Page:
However, when the Finance Committee of Parliament approved a proposal in mid-December for “the state’s acquisition of people’ debts relating to personal and consumer loans,” tensions between the two parties once again escalated. Under the proposal, the state would write off all of these people’s bank obligations, with the understanding that they would pay it back over an extended period of time with low-interest installments.

The proposal also calls for the state to provide citizens monthly financial stipends to aid in loan repayment. In actuality, the majority of citizen-made consumer and personal debts will have been assumed by the government.

The construction of a new business for the procurement and marketing of agricultural products, raising pensions for some retirees, and making Kuwait Airways a state-owned carrier completely controlled by the state were among the expensive measures that the Finance Committee adopted on the same day.

After the Central Bank revealed that 515,000 individuals had taken out loans totaling $50 billion, the authorities promptly stated their concerns about the loan payback scheme. According to the government and Central Bank, Kuwait lacked the financial resources to fund this sum and would have to borrow it, incurring considerable interest costs over the next 25 years.

The Central Bank of Kuwait assured all parties that the situation with respect to loans given to individuals did not call for such a proposition. The fact that only 2.3% of loans are non-performing dispels the assumption that citizens are in a perpetual state of crisis requiring government involvement, and regulations on the banking industry. As such, the government felt that supporting borrowers from public funds was unnecessary.

The government argued that the Parliament’s proposal went against the idea of social equality because it exclusively favors borrowers and leaves out the 62% of Kuwaitis who have not taken out loans. The government therefore expressed that investing these revenues in public services that benefit all Kuwaitis, such as education, healthcare, infrastructure, and public administration, would be more morally and financially responsible.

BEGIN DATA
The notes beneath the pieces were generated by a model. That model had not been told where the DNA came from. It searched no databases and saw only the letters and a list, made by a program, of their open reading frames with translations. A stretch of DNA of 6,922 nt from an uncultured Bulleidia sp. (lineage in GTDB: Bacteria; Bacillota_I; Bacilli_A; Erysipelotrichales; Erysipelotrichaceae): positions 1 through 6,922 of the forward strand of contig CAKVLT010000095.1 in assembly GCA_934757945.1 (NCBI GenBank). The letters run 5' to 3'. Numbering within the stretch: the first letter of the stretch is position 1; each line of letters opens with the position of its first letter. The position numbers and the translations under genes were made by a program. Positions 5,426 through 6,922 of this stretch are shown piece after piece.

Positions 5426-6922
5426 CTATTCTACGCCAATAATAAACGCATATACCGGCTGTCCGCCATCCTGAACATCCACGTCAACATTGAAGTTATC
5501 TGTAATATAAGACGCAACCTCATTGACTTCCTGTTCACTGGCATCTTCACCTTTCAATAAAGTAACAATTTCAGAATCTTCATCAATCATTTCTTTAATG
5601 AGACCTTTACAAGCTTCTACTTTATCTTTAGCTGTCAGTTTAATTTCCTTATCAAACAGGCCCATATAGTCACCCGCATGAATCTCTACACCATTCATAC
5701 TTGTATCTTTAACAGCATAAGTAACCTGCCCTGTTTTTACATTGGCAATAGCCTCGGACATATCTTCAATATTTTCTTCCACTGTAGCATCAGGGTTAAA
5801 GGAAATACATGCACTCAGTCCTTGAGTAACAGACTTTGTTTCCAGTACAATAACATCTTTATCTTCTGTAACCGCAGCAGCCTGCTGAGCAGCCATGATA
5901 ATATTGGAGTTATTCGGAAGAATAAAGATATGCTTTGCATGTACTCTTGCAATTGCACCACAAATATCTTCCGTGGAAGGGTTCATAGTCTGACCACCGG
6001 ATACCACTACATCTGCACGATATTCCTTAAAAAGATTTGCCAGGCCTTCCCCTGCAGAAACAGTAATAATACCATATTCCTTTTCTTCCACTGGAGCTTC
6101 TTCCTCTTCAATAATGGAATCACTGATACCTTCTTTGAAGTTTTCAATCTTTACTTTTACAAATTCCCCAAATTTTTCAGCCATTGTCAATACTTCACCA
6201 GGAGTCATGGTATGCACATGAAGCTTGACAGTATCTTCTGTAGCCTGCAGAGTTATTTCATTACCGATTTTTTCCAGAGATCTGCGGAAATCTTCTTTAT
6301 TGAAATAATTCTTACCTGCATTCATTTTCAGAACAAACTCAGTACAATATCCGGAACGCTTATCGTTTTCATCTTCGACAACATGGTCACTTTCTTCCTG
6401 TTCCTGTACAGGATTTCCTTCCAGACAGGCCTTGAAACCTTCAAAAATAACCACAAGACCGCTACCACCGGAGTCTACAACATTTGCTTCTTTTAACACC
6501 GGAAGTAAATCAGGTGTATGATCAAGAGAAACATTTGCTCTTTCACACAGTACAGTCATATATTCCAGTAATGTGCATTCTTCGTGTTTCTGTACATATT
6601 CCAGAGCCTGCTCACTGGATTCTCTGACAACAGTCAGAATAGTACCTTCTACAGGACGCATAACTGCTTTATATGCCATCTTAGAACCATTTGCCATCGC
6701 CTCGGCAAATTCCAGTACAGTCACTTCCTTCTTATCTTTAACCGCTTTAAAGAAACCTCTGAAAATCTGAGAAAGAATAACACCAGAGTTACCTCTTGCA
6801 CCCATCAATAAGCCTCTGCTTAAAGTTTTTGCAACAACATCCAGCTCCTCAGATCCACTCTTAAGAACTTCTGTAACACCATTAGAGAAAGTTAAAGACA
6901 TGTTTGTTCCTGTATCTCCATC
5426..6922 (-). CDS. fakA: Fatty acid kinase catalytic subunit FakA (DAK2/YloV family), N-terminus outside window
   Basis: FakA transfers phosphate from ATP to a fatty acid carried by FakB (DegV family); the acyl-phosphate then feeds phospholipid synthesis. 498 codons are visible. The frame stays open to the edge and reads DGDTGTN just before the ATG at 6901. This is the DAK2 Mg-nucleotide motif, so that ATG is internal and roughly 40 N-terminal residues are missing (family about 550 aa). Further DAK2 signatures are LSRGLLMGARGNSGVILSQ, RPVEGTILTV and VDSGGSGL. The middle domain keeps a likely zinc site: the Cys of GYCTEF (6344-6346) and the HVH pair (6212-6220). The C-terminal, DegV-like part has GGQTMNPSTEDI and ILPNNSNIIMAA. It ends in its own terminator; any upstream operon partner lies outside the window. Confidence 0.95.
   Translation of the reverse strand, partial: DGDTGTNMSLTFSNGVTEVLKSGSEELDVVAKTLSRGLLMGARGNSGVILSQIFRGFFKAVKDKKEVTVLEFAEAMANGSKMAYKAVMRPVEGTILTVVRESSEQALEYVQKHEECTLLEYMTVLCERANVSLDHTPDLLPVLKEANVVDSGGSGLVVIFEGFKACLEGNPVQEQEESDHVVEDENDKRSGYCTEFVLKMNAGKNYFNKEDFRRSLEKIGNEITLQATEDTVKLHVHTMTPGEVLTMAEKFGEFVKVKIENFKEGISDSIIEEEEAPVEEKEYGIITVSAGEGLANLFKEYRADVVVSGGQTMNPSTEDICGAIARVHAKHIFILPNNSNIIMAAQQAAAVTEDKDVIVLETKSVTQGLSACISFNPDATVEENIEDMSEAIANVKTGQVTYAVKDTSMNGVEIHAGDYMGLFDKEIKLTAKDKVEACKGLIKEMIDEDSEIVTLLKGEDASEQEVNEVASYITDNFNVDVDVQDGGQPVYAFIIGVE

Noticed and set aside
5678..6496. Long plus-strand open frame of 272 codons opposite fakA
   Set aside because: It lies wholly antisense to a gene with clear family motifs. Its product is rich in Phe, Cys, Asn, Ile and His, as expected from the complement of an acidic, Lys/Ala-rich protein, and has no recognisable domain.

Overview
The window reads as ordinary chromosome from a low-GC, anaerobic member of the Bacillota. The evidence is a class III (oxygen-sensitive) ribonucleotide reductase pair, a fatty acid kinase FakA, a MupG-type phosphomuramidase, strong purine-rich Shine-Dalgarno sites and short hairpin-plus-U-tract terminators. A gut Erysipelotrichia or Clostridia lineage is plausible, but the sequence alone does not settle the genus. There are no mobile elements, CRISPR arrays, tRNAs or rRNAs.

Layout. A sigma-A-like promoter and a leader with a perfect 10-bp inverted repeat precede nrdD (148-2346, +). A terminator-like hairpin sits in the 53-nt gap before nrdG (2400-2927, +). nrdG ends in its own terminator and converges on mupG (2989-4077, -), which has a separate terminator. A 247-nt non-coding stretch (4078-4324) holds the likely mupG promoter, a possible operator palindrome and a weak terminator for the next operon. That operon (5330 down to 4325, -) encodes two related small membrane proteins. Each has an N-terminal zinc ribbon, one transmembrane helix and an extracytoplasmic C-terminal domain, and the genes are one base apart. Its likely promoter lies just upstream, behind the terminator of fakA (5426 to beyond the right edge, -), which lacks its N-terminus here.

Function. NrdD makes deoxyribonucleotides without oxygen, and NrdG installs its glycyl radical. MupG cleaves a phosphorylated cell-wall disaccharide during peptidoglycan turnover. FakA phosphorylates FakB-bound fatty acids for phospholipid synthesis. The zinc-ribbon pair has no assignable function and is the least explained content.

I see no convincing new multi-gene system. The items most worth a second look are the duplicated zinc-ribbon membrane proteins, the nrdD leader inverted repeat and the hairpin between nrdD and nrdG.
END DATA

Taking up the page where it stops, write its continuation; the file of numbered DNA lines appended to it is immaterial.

The proposal also gives affluent groups an advantage over those with low incomes since wealthier groups are more likely to obtain larger loans, particularly when borrowing to pay for luxury goods. The government believes that rather than aiding the most affluent groups, subsidies should be used to meet basic needs.

Resignation in the wake of a crisis

The Kuwaiti Parliament exerted pressure on the government to implement the package of laws approved by the Finance Committee, including the state’s purchase of citizens’ debts. Despite multiple confrontations and discussions, the government refused to make such a commitment.

The government argued that the purchase of debts would result in unprecedented financial stress on the state. In response, Parliament summoned the minister of finance and the minister of state for cabinet affairs for questioning over their refusal to buy debts, indicating that Parliament was escalating the issue.

The government’s refusal to comply with Parliament’s demands ultimately led to its resignation. The government is now in caretaker mode and attention is focused on the formation of a new government. The new government will face the challenge of addressing Parliament’s explosive demands to buy debts.

The new government will have to choose between opposing the Parliament and giving in to its objectives, resulting in a detrimental effect on the Kuwaiti public budget. Despite this, the debt-buying proposal continues to be a prime example of the kind of populist economic ideas that have in the past strained relations between Parliament and Kuwait’s various governments.